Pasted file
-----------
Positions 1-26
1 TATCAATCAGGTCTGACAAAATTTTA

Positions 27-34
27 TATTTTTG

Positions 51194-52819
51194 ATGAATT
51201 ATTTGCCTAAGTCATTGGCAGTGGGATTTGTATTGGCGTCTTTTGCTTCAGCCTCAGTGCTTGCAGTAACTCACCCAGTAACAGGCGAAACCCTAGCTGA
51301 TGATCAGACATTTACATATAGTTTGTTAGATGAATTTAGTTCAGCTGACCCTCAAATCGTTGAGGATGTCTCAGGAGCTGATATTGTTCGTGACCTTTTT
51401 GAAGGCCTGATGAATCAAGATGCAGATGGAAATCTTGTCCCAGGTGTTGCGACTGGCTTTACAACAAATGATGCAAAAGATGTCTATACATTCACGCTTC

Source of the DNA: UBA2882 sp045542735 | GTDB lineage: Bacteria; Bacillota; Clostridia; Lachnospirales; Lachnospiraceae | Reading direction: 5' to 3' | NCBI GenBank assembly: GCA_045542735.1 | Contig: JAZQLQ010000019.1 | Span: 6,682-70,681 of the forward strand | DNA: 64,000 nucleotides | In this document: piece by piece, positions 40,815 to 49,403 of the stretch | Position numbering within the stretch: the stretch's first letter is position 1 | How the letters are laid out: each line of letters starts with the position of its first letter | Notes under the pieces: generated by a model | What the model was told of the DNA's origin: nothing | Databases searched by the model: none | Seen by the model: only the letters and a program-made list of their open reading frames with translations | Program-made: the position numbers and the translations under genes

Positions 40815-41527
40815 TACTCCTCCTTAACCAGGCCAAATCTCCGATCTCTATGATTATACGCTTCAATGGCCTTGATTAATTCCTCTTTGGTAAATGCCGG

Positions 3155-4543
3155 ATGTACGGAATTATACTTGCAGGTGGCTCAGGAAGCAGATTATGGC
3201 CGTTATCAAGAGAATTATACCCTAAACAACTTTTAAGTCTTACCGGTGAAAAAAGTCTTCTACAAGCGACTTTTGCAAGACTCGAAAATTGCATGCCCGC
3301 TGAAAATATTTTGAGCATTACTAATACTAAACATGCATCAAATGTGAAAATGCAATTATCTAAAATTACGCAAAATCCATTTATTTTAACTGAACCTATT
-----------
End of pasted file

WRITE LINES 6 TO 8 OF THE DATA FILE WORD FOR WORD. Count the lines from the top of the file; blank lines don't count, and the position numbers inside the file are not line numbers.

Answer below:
51194 ATGAATT
51201 ATTTGCCTAAGTCATTGGCAGTGGGATTTGTATTGGCGTCTTTTGCTTCAGCCTCAGTGCTTGCAGTAACTCACCCAGTAACAGGCGAAACCCTAGCTGA
51301 TGATCAGACATTTACATATAGTTTGTTAGATGAATTTAGTTCAGCTGACCCTCAAATCGTTGAGGATGTCTCAGGAGCTGATATTGTTCGTGACCTTTTT